The LA Rams have not officially addressed getting under the 2021 salary cap by Wednesday’s deadline, but it would be fair to make some assumptions about how Les Snead will eventually put the team below their $186.3 million threshold for next season. There have been many salary cap primers and explainers posted online in the last few weeks, and the part that should interest you the most is “restructures.”
This is what you should know, if you dare not read anything else about restructures:
- This is not a renegotiation. This is not costing the player any money. In fact, in most cases it is good for the player because it means more cash upfront. No player would get released if he didn’t restructure.
- Teams convert salary (bi-weekly paychecks) into a signing bonus (lump sum) and then spread that bonus over the course of the rest of the contract, thereby lowering the current year’s cap hit. This increases future cap hits by the prorated bonus amount.
- Often, teams can restructure without even getting the player’s permission.
- Teams typically only restructure their really good players.
In the Rams case, Aaron Donald and Jalen Ramsey represent their two best players on defense and both have extraordinary 2021 cap hits:
- Donald’s $27.8 million cap hit is the largest of any non-quarterback, and only six quarterbacks (including Jared Goff) are set to make more than him next season.
- Ramsey’s $22.5 million cap hit is the largest of any cornerback, safety, or inside linebacker. Only Donald, Fletcher Cox, Khalil Mack, Frank Clark, and Demarcus Lawrence are set to make more on the defensive side of the ball. Ramsey will also make more than any non-QB offensive player except for Julio Jones.
If the Rams restructure Donald to the full extent, they’ll convert $18.9 million in base salary into a signing bonus and lower his cap hit to $13.715 million.
If the Rams restructure Ramsey to the full extent, they’ll convert $16.5 million in base salary and lower his 2021 cap hit to $9.2 million.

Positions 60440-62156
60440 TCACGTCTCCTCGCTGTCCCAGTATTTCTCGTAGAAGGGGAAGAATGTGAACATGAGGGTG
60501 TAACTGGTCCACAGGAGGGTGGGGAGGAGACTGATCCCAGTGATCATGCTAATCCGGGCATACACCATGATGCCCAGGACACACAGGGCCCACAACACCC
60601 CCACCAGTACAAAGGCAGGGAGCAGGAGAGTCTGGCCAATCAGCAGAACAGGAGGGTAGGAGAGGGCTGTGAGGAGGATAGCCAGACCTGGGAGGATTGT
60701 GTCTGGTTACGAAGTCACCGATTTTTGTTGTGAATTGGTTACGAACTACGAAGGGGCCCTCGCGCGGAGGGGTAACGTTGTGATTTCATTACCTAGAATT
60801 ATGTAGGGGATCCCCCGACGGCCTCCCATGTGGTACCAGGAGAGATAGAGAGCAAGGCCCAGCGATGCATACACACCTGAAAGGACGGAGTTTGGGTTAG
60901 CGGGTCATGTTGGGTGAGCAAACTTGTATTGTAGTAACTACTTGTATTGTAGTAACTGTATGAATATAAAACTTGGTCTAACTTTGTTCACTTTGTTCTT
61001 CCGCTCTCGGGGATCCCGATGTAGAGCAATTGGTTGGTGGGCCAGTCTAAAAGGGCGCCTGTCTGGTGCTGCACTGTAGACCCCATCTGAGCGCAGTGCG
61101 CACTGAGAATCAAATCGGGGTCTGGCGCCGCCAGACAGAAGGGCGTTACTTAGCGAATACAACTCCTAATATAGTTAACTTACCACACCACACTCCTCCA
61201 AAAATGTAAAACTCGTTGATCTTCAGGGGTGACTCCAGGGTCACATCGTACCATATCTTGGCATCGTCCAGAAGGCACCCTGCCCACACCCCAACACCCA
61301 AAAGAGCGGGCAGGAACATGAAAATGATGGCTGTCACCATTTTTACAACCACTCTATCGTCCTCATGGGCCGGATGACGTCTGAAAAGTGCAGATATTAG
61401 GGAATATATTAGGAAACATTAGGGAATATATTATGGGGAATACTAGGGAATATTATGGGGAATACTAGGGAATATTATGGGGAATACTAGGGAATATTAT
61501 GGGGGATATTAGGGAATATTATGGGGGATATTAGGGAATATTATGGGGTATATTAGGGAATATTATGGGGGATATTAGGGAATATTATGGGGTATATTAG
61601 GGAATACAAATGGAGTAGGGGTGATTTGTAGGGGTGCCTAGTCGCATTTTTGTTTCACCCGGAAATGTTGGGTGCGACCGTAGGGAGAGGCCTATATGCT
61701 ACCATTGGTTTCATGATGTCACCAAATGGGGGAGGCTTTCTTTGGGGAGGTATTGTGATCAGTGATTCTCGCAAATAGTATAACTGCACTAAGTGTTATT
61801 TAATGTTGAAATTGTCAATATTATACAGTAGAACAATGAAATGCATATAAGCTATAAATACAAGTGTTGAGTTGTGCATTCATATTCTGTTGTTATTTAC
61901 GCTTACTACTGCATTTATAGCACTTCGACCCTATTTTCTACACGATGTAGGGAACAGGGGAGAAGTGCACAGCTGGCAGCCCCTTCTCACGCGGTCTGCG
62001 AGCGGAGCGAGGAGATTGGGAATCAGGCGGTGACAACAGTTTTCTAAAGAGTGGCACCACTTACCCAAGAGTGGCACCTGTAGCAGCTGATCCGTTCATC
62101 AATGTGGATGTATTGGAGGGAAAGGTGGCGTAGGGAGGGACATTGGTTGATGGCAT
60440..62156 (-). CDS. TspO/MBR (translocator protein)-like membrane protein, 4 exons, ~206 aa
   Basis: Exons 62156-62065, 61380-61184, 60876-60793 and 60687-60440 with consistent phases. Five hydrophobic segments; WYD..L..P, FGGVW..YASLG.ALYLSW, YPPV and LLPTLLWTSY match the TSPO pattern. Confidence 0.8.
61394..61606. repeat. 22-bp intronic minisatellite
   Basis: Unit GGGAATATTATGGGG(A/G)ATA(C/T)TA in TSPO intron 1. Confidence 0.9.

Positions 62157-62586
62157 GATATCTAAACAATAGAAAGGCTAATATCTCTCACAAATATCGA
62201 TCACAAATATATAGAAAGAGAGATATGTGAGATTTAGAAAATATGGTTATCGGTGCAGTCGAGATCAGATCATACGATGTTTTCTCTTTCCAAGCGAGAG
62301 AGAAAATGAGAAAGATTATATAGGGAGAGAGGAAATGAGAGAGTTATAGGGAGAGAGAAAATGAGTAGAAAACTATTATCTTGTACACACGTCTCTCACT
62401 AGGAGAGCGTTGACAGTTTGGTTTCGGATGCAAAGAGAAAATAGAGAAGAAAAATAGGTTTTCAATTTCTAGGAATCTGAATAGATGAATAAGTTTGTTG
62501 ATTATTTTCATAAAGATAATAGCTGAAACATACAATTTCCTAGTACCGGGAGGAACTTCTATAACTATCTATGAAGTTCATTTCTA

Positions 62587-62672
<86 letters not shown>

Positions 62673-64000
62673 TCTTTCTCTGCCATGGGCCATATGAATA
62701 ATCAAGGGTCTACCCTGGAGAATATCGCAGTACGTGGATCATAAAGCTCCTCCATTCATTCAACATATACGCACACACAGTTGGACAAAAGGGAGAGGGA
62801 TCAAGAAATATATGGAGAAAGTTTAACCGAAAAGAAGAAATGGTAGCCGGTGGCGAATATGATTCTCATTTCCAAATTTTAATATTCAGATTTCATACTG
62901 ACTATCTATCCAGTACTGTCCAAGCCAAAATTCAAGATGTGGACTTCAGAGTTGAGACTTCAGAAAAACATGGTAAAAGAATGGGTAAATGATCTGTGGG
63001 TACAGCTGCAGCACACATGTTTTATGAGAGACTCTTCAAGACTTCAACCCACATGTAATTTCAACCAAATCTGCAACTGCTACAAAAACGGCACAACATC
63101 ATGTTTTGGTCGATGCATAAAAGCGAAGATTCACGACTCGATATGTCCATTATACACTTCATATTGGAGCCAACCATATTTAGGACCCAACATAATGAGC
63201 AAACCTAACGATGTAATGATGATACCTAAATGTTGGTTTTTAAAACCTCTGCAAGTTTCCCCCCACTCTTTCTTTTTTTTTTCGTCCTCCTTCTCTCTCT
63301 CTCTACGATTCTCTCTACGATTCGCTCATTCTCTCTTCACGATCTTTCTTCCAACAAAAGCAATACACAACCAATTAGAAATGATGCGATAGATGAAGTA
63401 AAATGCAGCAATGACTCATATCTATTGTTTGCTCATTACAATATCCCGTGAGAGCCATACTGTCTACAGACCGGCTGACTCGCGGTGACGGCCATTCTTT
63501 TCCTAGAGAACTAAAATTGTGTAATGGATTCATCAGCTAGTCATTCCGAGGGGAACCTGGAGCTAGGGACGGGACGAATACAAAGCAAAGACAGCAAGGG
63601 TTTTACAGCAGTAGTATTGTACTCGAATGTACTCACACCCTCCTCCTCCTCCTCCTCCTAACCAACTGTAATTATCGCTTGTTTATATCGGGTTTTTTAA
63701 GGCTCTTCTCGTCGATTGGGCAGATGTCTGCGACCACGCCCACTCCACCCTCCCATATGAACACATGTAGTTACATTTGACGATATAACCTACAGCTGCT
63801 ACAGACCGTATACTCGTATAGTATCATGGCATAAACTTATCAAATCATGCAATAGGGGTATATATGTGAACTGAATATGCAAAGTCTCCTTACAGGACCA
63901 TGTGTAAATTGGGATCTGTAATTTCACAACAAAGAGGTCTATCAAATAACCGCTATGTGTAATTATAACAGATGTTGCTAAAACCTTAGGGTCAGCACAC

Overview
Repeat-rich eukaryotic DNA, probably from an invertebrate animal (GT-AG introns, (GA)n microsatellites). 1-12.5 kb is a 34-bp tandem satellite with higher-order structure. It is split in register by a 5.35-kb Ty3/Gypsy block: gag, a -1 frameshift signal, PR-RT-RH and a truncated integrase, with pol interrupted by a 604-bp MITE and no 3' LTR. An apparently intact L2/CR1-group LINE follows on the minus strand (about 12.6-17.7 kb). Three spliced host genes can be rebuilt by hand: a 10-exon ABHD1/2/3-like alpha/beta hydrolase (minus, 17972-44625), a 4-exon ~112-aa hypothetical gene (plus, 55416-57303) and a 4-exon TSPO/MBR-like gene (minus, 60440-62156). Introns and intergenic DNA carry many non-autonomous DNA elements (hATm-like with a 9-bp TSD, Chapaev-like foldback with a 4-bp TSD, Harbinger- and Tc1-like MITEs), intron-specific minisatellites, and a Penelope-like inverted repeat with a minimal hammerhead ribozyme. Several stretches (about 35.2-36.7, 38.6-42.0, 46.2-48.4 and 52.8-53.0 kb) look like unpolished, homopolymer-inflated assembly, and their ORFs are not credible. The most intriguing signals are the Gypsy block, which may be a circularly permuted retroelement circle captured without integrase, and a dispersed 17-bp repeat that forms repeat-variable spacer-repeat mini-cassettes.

These two moves would free up $28.9 million in 2021 cap space and immediately put Los Angeles to within striking distance of the number they need to be at, even though the Rams would still need to continue finding places to save more money after that as a way to add new players and retain some of their own.
Let’s say that the Rams also feel confident that Cooper Kupp is the receiver they definitely want to tie themselves to beyond 2021, and convert $9.51 million of his base salary into a signing bonus. This would save another $8.6 million and take LA out of the red: $184.8 million in 2021 liabilities against a $186.3 million cap ($182.5 million + what the Rams rolled over from 2020).
So then, what just happened to LA’s future salary cap figures?
If Snead restructures these three contracts, it would officially give the Rams $192.2 million in 2022 liabilities. We don’t know what the 2022 NFL salary cap will be, but right now OvertheCap.com is projecting it at $203 million based on reports that it will begin to rebound next year after the NFL’s TV deals are finalized and the world has started to recover from the pandemic a little bit more. (Hopefully.)
If that were the case, and the Rams didn’t roll any savings over, then they’d only have $10.7 million in cap room for 2022.
Donald’s 2022 cap hit would now be $26.9 million. Ramsey’s would be $23.3 million. And Kupp’s would be $20 million.
If the Rams do not restructure Kupp, then he’d have a $16 million cap hit in 2022, with $13 million saved, if released and only $3 million in dead money. If they do restructure Kupp, then it’s a $20 million cap hit and $11 million in dead money and $9 million saved, if released. Restructuring helps a team now, but reduces its options in the future.
And we know that doesn’t stop Les Snead from doing anything because he believes that eventually the Rams will find a way out.
Next year’s way out would include considerable savings from some other key areas:
- If Andrew Whitworth is retired or otherwise gone by 2022, that’s $10.5 million in savings.
- Matt Stafford’s $23 million cap hit could be reduced by signing an extension.
- If Robert Woods is released or traded, that’s $13.1 million in savings. If the team opted to restructure Woods, and not Kupp, you could basically just reverse the names in this article. They have similar deals.
- If Michael Brockers is released, $9 million in savings.
- If A’Shawn Robinson is released, $6.5 million in savings. It is presumed that both of these defensive linemen are being considered for renegotiations (not just restructures) or releases right now.
- If Tyler Higbee is released, $5.6 million in savings.
- If Rob Havenstein is released, $7.25 million in savings.
Next year, the Rams should have plenty of avenues towards cap space, they just need to find some cheaper gems capable of starting over the next two seasons to replace those players. But the money should be there and LA doesn’t appear to have any major priorities in terms of 2022 free agents: Joseph Noteboom, Austin Corbett, Micah Kiser, Sebastian Joseph-Day, Kenny Young, Ogbonnia Okoronkwo, John Wolford, Troy Reeder, Nsimba Webster, and Matt Gay are the notable players set to enter the market next year.
Whatever moves Snead does decide on this week, it shouldn’t have a devastating impact on what he can do next year.